Anansi Goes Fishing

Anansi Goes Fishing

by Janet Stevens

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Anansi the spider plans to trick Turtle into catching a fish for his dinner, but Turtle proves to be smarter and ends up with a free meal. Explains the origin of spider webs.


Anansi the spider plans to trick Turtle into catching a fish for his dinner, but Turtle proves to be smarter and ends up with a free meal. Explains the origin of spider webs.

Editorial Reviews

School Library Journal
K-Gr 2-- In a companion volume to Anansi and the Moss Covered Rock (Holiday, 1990), Kimmel and Stevens team up again to extend the humor of a trickster tale from Africa. Anansi joins Turtle on a fishing excursion, intending to con him out of all the fish. Anansi's stubborn selfishness proves to be his undoing day after day until, at last, he realizes the folly of his ways because he has been tricked into doing all the work and is still hungry. Kimmel has adapted Joyce Cooper Arkhurst's sparer version found in The Adventures of Spider , (Little, 1964; o.p.) transforming the fisherman into a turtle and judiciously exercising his storyteller's prerogative to add humorous details and lively dialogue that follows a repetitive pattern. Although the ending has been changed substantially from the original source, it is nonetheless satisfying and suits this variation of the tale. Stevens's watercolor illustrations feature bright colors and bold black outlines and range from broad humor to subtle slyness. She, too, has taken liberties in her interpretation by affording Turtle human trappings and consistently portraying Anansi as an unadorned spider. Together, the text and art combine in a fresh new version that is a fine choice for oral presentation or for independent reading. --Starr LaTronica, North Berkeley Library, CA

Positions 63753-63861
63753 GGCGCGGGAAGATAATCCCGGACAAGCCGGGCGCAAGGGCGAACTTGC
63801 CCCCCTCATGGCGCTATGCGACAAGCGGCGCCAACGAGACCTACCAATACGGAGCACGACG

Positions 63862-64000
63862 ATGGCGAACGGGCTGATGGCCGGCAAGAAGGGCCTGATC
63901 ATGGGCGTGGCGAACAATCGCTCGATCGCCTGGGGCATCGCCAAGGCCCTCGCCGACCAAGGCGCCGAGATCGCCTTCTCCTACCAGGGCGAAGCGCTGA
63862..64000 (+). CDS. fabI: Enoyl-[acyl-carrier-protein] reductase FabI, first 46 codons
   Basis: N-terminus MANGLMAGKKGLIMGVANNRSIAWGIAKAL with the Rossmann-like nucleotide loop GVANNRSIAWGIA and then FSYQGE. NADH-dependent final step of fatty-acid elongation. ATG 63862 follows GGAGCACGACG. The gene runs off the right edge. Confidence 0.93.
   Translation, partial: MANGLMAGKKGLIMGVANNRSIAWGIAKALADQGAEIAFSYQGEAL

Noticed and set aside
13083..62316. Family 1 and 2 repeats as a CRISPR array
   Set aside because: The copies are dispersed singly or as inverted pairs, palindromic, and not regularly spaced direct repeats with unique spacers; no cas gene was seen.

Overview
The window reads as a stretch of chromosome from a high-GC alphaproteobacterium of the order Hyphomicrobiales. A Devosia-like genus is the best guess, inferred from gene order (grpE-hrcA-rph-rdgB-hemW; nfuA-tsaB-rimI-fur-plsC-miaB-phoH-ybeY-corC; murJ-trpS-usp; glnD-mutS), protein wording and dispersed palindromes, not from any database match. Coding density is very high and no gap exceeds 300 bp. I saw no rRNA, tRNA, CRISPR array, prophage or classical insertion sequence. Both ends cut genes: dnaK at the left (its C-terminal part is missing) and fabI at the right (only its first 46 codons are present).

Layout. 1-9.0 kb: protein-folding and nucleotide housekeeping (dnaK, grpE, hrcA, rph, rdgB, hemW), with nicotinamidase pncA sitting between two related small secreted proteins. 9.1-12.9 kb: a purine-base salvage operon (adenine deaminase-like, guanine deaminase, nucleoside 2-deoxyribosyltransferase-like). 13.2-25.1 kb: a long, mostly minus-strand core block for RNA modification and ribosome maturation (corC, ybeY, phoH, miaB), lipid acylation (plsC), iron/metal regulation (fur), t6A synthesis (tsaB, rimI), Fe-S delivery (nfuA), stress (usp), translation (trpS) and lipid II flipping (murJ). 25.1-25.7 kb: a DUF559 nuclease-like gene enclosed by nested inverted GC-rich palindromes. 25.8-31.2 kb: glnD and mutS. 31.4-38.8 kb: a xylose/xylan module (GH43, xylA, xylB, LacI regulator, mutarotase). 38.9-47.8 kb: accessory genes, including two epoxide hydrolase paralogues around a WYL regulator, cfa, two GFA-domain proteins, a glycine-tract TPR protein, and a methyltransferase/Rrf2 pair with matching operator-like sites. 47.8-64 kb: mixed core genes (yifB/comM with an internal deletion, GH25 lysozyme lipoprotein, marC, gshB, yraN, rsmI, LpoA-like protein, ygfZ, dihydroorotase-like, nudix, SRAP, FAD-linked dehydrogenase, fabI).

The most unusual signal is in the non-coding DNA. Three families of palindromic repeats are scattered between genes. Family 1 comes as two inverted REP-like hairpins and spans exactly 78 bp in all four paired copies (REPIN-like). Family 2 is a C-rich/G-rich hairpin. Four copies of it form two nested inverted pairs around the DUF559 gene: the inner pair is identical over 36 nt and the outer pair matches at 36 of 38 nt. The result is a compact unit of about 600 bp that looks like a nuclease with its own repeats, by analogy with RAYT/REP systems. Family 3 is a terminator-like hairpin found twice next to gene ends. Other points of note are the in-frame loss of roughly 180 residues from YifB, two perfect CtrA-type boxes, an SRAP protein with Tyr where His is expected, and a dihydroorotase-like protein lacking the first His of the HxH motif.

Product Details

Holiday House, Inc.
Publication date:
Edition description:
Sales rank:
Product dimensions:
9.60(w) x 9.30(h) x 0.20(d)
340L (what's this?)
Age Range:
5 - 7 Years

Meet the Author

Janet Stevens received her B.F.A. from the University of Colorado. Widely admired for her dipictions of animals, she has illustrated more than 20 Children's books. Among them are Anansi and the Moss-covered Rock and Nanny goat and the Seven Little Kids, both retold by Dr. Kimmel, and Androcles and the Lion the The Tortoise and the Hare, which Janet adapted as well as illustrated. Ms. Stevens lives in Boulder, Colorado, with her husband and two children.

Eric A. Kimmel has written, retold, or adapted a number of stories from around the world, including Hershel and the Hanukkah Goblins, a Caldecott Honor Book. He also retold Anansi and the Moss-Covered Rock, which reviewers described as "a fine choice as a read-aloud" (booklist) and to be "welcomed by all trickster fans" (School Library Journal). When asked about the origins of Anansi Goes Fishing, Dr. Kimmel replied, "It's a variation of a tale found in Joyce Cooper Arkhurst's The Advestures of Spider. The Anansi tales are originally from West Africa but are also familiar in Caribbean culture. Sometimes, Anansi assumes the form of a man; other times, he is depicted as a spider."
Professor of Education at Portland State University, Dr. Kimmel is a frequent lecturer and storyteller at schools and conferences. He an his wife, Doris, live in Portland, Oregon.

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